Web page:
New mosque at Ayodhya to be four times bigger than Babri Masjid; 300-bed hospital, museum at new site
Mosque will be able to accommodate 2,000 namazis at a time. The hospital complex will be six times the size of the mosque, as per blueprint released by Indo-Islamic Cultural Foundation (IICF) Trust
The Ayodhya mosque, to be built on five acres of land as mandated by the Supreme Court, will not have the stereotypical domes, minarets or arches, which marked Islamic structures in India. Instead, it will have a “cosmic” design resembling the spherical earth cushioned in space. The rectangular layout of the complex in Dhannipur village also includes a speciality hospital, community kitchen and a museum housed in a multi-storey vertical structure, as per a blueprint released on Saturday by the Indo-Islamic Cultural Foundation (IICF) Trust.
The mosque will be able to accommodate 2,000 namazis at a time and will be four times bigger than Babri Masjid. The 300-bed hospital complex will be six times the size of the mosque. The trust plans to expand the hospital in the second phase.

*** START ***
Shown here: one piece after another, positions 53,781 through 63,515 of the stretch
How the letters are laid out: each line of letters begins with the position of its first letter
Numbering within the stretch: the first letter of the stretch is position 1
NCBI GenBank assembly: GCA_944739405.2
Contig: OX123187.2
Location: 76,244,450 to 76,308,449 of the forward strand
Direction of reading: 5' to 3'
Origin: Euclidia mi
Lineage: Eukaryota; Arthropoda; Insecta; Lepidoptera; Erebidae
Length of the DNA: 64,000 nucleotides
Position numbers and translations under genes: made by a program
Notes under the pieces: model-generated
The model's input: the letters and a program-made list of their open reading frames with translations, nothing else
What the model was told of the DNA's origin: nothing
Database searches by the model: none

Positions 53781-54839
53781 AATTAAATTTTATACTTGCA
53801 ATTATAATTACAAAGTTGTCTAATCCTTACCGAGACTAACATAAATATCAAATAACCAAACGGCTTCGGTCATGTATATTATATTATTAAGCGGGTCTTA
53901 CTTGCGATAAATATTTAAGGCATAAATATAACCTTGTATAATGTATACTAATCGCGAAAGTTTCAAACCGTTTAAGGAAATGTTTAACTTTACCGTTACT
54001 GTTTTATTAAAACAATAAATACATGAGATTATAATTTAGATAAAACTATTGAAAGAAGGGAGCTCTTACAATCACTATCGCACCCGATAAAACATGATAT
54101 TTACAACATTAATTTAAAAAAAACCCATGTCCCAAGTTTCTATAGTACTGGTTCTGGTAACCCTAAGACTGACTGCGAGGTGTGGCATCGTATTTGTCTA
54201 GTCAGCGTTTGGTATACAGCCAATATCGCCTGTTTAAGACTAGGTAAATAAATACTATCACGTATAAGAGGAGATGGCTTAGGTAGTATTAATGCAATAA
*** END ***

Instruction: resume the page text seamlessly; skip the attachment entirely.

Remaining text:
The name of the mosque is yet to be decided, and it will not be named after any emperor or king, said the Indo Islamic Cultural Foundation (IICF) Trust in a presentation of the project, as per media reports.
"The design echoes modern architecture of mosques around the world," the IICF Trust said in a statement. The building plan on the 5-acre plot was presented by professor SM Akhtar at the IICF Trust's office in Lucknow.
"Professor Pushpesh Pant, consultant and curator for the archives and museum at the site, mentioned the need for a good museum to showcase the joint accomplishments and struggles of the Hindu and Muslim communities in India," the IICF Trust said in the statement.
"The hospital will provide state-of-the-art facilities, much needed in the nearby area and population, focusing on malnourishment in children and expectant mothers. The building will also house the trust office and publication house focusing on research and publication house of Indo Islamic cultural-literature studies," the trust said.